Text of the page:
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Dennis is a native Californian, and attended the University of California at Los Angeles where he majored in Economics. He left UCLA in his third year, impatient to begin a career.

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NEW ARTICLE: Private company profiles: One size does not fit all.

Private companies – this is such a broad category! When looking at their origin, their growth process, and their hoped-for ‘end-game’, there are actually many varieties just like flowers. There are many different looks, different sizes, different shapes, and certainly different smells……

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T: 805-570-1000

W: http://www.caganco.com
E: dennis@caganco.com

 

Public Recognition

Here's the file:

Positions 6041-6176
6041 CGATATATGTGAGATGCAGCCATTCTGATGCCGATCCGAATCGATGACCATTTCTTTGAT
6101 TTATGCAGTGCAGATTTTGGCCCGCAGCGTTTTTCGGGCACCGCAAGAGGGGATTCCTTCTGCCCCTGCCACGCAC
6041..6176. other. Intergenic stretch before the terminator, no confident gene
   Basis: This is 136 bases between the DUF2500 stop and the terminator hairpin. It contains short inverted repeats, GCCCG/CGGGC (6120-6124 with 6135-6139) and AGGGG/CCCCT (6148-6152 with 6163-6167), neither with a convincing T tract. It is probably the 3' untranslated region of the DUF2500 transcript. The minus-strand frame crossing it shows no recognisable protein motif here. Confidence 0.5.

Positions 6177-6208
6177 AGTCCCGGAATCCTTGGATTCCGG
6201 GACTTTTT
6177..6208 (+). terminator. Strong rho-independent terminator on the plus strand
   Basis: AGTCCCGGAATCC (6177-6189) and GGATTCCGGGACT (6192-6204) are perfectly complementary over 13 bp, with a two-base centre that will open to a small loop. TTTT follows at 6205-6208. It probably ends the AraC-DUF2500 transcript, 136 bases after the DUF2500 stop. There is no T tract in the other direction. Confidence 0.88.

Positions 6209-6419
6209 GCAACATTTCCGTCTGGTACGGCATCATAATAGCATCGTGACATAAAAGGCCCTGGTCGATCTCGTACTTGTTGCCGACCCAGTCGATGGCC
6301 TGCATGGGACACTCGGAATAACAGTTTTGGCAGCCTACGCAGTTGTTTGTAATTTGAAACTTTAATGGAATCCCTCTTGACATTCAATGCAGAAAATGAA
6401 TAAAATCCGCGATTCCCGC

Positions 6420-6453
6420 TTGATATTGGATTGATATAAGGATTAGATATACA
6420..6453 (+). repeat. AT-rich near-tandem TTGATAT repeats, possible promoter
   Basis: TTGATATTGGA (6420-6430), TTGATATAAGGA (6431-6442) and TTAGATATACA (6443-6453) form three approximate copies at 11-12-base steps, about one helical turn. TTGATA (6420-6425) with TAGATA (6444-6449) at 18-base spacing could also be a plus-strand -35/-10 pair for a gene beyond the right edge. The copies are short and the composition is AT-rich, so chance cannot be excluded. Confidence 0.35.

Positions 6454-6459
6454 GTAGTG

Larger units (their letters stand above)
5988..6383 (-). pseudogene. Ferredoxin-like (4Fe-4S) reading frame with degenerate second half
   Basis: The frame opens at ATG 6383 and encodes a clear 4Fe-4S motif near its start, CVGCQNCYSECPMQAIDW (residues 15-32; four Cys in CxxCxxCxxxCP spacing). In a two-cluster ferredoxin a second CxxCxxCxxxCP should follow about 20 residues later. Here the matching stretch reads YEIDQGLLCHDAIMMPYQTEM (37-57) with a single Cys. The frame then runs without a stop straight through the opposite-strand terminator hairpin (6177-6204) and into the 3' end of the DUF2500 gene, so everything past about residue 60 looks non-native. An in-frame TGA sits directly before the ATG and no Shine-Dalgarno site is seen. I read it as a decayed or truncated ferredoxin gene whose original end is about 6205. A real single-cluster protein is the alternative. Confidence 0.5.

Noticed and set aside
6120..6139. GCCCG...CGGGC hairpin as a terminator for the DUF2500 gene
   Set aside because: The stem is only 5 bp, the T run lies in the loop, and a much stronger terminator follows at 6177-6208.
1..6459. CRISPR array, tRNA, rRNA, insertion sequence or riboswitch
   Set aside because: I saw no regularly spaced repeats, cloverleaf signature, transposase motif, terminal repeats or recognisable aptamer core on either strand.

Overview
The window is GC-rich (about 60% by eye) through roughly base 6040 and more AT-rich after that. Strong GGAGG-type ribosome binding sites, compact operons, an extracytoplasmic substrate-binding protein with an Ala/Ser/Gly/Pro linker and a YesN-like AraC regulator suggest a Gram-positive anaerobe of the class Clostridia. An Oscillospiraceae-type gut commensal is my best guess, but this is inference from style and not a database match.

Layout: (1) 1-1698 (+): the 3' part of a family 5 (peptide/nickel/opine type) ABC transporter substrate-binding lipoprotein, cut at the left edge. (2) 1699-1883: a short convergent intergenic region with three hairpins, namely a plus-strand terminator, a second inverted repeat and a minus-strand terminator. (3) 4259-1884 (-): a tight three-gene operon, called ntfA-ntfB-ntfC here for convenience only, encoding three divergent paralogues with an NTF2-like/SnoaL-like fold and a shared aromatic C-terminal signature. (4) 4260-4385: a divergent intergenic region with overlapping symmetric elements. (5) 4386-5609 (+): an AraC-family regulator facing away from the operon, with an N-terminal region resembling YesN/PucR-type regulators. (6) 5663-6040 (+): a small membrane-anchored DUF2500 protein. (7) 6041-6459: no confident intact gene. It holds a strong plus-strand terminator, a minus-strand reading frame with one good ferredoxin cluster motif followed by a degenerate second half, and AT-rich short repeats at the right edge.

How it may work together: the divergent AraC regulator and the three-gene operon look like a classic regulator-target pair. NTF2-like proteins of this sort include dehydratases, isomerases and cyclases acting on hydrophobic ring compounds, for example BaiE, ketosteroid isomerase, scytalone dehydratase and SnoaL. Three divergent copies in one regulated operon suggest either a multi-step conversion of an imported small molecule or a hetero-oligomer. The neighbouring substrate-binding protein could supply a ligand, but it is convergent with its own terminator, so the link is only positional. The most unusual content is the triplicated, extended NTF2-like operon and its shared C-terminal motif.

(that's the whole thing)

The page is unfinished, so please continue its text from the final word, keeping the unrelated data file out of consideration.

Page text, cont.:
Dennis has achieved some degree of public notoriety over the years. He has been widely quoted in the trade press and general business press, including The Wall Street Journal, Fortune and Forbes magazines. He has written many articles for publications including CRN-Computer Reseller News, Electronic News, California Business, Electronic Business, AFSMI Professional Journal, AFSMI European Services Industry, Service & Support Management/MSM magazine, Service Management magazine – UK & Europe, and CTIA Computing Channels/A Better Channel magazine. His career has included speeches at numerous computer industry trade shows and conferences sponsored by companies and including the Interface Group (including COMDEX), Microsoft, U.S. Association for Small Business and Entrepreneurship, Dataquest, Frost & Sullivan, InfoCorp, the Yankee Group, BIS/CAP (NYNEX), ISNI, Association For Services Management International (AFSMI), YPO Young Presidents Organization, WPO World Presidents Organization, YEO Young Entrepreneurs Organization, International Hotel/Motel & Restaurant Show, Restaurant and Hotel International Design Expo and Conference, National Association of Home Builders, Multi-Housing World, American Resort and Residential Development Association, Club Industry, Club Managers Association of America, Crittenden Golf Real Estate Development conferences, Crittenden Hotel Development Conference (as Chairman), National Association of Senior Living Industries, and South Eastern Builders Conference. In 2013 Mr. Cagan was a keynote speaker at the Private Company Governance Summit, held in Washington, D.C. and sponsored by Directors&Boards Magazine, Family Business Magazine, and Deloitte.